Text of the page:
Although we are told “To see these articles in full and to join the debate go to guardian.co.uk/commentisfree” I have not yet been able to find them on the website, which does nevertheless contain hundreds of readers’ gripes about this or that pronunciation (or in some cases, this or that vocabulary item or choice of words, which people seem to find difficult to distinguish from pronunciation).
With no access to phonetic symbols and probably no knowledge of phonetic transcription, contributors have some difficulty in explaining exactly what accent features they are referring to. They also fail to recognize that every accent contains within itself stylistic variants appropriate for different circumstances. (You can speak formal RP, or colloquial RP, or something between the two. Same with Geordie, Scouse, Mancunian or Brummie.)
So Simon Gilman says
In the 1960s, there were two accents common to our family. One we used among one another [sic], and the other we used with friends, colleagues, on the telephone and even to some relatives. These were two versions of the very same accent: received pronunciation, RP, once known as “BBC English”. The public version was akin to the accent you hear in British films of the 1940s, or as spoken by the royal family — my sisters my sisters, my brother and I would hoot when our mother answered the phone with “Air, hair lair”) (“oh – hello”). … My own London living has changed my RP to something even less extreme, following the “Estuarine” version exemplified by Tony Blair’s “the peopoo’s princess”.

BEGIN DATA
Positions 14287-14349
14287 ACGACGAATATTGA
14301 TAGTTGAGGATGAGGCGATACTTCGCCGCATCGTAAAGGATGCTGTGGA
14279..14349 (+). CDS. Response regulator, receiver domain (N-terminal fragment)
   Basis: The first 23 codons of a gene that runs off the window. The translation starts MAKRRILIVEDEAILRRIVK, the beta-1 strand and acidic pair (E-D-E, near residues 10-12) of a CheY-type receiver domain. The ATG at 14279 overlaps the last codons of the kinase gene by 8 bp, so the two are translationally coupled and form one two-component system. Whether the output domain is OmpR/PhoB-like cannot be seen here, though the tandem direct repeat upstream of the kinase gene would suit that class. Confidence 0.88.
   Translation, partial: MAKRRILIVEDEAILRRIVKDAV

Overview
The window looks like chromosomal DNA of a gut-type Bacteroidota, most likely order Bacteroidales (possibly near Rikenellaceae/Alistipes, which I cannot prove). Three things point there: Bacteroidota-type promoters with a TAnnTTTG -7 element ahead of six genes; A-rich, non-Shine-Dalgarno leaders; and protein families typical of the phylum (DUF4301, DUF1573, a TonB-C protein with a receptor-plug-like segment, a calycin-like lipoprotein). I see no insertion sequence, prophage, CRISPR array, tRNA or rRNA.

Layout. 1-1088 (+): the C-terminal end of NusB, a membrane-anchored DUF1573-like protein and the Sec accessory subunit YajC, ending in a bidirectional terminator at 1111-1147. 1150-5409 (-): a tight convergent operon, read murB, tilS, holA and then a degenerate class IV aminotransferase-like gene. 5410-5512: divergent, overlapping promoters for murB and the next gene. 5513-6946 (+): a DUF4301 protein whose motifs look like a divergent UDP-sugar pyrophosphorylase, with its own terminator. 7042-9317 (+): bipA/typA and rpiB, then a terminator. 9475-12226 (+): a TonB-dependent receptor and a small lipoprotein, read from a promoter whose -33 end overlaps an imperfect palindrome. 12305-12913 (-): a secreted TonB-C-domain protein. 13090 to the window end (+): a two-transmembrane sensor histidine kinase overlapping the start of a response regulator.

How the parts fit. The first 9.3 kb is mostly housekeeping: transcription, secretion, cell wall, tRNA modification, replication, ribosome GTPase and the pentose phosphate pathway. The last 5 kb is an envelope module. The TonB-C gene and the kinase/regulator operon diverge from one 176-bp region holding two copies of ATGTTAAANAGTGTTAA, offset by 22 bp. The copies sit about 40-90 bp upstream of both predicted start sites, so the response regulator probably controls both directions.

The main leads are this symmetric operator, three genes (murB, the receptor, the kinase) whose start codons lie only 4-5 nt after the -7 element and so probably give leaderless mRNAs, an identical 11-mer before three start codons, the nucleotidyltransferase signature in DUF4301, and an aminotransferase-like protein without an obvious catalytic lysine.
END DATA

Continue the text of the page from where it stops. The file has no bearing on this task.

By “the royal family” he must mean the Queen. Comparing her speech successively with that of Prince Charles, Princess Di, and Prince Harry, you see what a long way the royal family’s pronunciation has moved over the years.
Sean David Usher wrote
My accent is a Sunderland one, often referred to as mackem: to most people in the south it sounds like geordie (the Newcastle accent) but it is different. Some of the noticeable differences in pronunciation can be heard in these words: film pronounced “fillem”, school pronounced “schoo-el” and town with the emphasis on the “ow”. You know is “ya nar”, and a common phrase is “canny for a lad” — which is my dad’s answer to any request about his health and wellbeing. …As for what he means by
town with the emphasis on the “ow”your guess is as good as mine.
Andrew Dunn says
Originally from Glossop, I inherited my accent from family, friends and the wider area. It’s not quite Mancunian, yet not Yorkshire either… At university in Edinburgh I was pigeonholed as one of the “acceptable” English — it was Thatcher and the long-vowelled people from the south who were the enemy. … My accent became increasingly “Scotticised”, as a result of most of my friends being Scots. I found myself using lowlands vernacular more and more often, ken? …